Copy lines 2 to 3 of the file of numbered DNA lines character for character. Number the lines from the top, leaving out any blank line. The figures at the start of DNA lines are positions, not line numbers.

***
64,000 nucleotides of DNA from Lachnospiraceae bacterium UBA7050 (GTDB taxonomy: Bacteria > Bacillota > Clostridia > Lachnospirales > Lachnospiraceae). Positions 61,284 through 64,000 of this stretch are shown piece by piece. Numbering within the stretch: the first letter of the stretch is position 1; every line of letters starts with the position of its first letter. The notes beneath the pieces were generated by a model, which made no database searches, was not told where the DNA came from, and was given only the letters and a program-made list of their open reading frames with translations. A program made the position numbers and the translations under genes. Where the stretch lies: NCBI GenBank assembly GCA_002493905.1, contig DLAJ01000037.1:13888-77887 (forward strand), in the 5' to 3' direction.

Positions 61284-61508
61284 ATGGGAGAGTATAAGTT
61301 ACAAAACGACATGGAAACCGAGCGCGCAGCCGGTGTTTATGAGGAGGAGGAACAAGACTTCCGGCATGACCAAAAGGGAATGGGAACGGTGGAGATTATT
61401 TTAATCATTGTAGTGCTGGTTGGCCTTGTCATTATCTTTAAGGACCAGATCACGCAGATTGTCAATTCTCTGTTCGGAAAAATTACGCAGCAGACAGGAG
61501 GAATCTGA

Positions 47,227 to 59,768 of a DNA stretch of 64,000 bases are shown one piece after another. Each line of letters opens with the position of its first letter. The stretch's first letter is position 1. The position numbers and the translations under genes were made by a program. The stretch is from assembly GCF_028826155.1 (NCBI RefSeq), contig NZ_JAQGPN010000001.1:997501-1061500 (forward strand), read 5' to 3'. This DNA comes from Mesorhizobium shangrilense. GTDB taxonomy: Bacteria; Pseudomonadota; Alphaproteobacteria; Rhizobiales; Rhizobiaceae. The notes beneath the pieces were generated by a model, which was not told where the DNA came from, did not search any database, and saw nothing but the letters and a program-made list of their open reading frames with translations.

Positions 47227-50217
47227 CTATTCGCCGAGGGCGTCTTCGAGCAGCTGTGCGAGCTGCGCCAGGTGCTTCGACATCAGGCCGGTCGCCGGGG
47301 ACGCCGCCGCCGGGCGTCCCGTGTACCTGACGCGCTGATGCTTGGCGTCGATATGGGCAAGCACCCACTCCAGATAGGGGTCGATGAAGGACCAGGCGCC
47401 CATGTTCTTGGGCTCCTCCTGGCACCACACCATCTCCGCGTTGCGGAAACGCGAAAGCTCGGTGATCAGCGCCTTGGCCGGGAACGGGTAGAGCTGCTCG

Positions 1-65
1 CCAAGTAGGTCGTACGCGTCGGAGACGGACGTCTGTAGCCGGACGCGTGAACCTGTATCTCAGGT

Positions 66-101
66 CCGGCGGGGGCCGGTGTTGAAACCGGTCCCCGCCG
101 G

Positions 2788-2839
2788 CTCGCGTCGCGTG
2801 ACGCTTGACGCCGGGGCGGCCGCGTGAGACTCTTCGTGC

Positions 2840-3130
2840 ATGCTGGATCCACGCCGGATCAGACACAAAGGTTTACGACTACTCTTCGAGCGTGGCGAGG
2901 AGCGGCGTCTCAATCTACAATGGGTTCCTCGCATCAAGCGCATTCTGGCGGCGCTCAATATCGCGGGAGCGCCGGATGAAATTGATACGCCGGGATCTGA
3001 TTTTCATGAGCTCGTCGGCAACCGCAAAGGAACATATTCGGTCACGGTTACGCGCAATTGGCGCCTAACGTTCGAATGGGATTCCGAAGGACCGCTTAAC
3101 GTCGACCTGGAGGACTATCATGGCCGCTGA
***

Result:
Positions 61284-61508
61284 ATGGGAGAGTATAAGTT